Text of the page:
PICKWICK: Seattle’s soul-infused indie pop band has a way with words

photo by Brittney Bollay

photo by Brittney Bollay

There’s something about an outsider who passes through your town and after just a few minutes performing on stage, claims that city as his own.

Now give him an edgy Seattle vibe and a flair for smart lyrics, and you’ve got Galen Disston, lead vocals for the soul-infused, indie pop band, PICKWICK.

I was lucky enough to see the band perform as they were passing through Lake Oswego, Oregon, on their way to California and parts beyond. To put it mildly, they were rather well received.

Viewing this studio taping of PICKWICK performing, “Hacienda Motel” might help you understand why:

 

 

Deanna Elaine Piowaty: There is a wonderfully playful camaraderie among your band members. How did the group come together? Is it true that you met in college?

Galen: We met post college actually. Through mutual friends. Seattle’s music scene is very incestuous, which is great. We were a band for, like, four years before anyone gave a shit, so we had some time to come up with ridiculous inside jokes. Like our joke band, “Farm Pond,” which deals with social ills like pirates, and canine neutering.

Deanna Elaine Piowaty: There is a definite soulfulness to your sound, which you don’t hear much in the music coming up today. Who are your major influences?

Galen: We love all kinds of music. I love the Grateful Dead. I’m currently devoted to my Dad’s 80’s Grateful Dead vinyl. It’s awful. I love it.

Deanna Elaine Piowaty: There is also a lovely purity to your music with heavy emphasis on the lyrics. I am reminded a bit of Paul Carrack of Squeeze. Would I be off-the-mark in guessing there might a lit major in the group?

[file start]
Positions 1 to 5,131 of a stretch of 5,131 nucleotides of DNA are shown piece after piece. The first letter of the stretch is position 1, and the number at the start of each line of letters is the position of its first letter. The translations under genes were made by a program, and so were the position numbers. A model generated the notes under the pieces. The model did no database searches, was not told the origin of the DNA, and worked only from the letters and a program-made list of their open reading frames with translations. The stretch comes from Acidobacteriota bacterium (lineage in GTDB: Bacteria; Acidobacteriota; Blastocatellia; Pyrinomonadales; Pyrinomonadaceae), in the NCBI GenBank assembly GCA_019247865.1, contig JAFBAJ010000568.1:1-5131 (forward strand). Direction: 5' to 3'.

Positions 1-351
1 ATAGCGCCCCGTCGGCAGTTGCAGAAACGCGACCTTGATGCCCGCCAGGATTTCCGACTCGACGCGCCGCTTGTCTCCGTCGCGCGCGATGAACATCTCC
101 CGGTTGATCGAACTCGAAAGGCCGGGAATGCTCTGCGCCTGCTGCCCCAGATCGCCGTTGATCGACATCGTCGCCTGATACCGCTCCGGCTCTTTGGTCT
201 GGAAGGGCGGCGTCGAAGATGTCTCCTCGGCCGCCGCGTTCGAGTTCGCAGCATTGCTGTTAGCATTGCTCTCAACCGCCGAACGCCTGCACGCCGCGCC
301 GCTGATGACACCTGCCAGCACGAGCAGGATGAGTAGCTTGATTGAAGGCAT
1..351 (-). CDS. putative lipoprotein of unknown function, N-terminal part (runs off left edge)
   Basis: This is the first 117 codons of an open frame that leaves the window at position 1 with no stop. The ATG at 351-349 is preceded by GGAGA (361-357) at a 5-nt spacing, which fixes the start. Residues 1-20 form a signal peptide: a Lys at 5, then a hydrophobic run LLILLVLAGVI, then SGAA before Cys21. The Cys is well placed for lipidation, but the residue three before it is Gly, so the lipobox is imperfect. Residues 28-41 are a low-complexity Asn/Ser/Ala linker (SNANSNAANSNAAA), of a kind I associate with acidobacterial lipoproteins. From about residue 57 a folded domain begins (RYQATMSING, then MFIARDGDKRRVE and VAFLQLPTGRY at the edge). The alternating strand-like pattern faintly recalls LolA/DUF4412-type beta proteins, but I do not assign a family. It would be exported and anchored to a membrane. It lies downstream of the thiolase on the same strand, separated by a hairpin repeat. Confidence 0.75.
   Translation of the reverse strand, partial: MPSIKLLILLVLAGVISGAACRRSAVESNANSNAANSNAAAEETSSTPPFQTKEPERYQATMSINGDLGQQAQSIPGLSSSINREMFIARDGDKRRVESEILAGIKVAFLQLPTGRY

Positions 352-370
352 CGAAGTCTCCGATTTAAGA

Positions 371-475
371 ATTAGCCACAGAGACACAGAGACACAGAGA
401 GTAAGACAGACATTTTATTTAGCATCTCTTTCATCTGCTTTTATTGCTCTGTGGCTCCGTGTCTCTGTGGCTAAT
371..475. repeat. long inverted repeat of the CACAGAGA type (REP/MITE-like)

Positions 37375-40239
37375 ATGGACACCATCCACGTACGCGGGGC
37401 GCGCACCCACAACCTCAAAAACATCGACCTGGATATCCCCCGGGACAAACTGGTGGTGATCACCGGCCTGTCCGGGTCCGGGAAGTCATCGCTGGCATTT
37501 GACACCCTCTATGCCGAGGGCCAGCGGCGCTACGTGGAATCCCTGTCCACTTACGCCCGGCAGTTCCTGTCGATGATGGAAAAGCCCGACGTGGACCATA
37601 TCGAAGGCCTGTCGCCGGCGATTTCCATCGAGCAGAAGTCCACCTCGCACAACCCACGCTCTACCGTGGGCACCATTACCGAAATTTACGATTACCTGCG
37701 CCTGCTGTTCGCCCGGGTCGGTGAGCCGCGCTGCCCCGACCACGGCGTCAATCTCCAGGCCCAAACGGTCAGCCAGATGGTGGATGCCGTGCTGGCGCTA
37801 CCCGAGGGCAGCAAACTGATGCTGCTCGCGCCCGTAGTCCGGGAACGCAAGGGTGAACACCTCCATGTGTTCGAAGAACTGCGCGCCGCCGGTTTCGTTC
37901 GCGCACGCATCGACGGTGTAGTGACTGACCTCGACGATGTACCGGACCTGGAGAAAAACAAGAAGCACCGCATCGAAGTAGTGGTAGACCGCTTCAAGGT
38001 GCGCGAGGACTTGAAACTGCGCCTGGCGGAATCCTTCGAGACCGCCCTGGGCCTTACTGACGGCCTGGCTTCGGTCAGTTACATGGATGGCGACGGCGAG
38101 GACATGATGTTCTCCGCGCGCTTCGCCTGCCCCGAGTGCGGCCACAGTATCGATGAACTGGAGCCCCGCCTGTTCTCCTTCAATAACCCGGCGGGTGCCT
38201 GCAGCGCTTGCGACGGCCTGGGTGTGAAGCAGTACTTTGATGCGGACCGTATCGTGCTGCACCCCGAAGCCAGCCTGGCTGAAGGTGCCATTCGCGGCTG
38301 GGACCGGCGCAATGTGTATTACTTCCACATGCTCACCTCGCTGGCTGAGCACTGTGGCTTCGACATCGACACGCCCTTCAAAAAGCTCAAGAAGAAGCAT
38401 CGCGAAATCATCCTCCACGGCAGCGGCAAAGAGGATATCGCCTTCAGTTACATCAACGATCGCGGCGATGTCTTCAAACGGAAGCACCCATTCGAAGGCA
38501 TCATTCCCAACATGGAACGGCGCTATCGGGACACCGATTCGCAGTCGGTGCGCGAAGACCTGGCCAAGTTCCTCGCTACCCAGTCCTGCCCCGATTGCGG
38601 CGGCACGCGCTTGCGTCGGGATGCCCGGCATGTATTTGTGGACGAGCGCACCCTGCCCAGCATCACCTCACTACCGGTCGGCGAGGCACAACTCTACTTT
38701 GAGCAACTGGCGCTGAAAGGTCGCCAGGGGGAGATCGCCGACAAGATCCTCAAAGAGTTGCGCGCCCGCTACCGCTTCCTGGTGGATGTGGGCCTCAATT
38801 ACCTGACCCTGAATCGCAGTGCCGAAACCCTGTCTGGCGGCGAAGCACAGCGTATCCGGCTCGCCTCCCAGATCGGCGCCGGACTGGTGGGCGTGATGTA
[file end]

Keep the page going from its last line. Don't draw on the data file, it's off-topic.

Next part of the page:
Galen: You are not off the mark. The razor simplicity of Sanda Cisneros compared to Faulkner, Woolf and Joyce was probably the most profound discovery during my studies.

Deanna Elaine Piowaty: What qualities do you strive for when you compose a song? What makes a great song?

Galen: I don’t really have a system. The approach differs with the subject. I do strive to write something worthy of the subject, and some of my efforts go better than others. Sometimes the vehicle of a great song is simple while lyrics are complex. For instance, Damien Jurado’s “I Am The Greatest Of All Liars.”

Sometimes it’s the music and performance, like Elvis Costello & The Attractions’ “No Action.”

Sometimes it’s neither, such as with William Basinski. Who knows.

 

@SSG 2012, Nikki Benson

 

Deanna Elaine Piowaty: As a storyteller, do you you enjoy sliding underneath the skins of characters outside yourself? Or singing from your own personal experience?

Galen: The former. I usually have a subject in mind, and read books and watch documentaries about my subjects before writing, to supplement the narrative or word collage. It takes time, whether I’m workshopping words, or we’re fighting in the basement about the arrangements. We’re fortunate to be in a band that values collaboration and is willing to do the work it takes for that to function.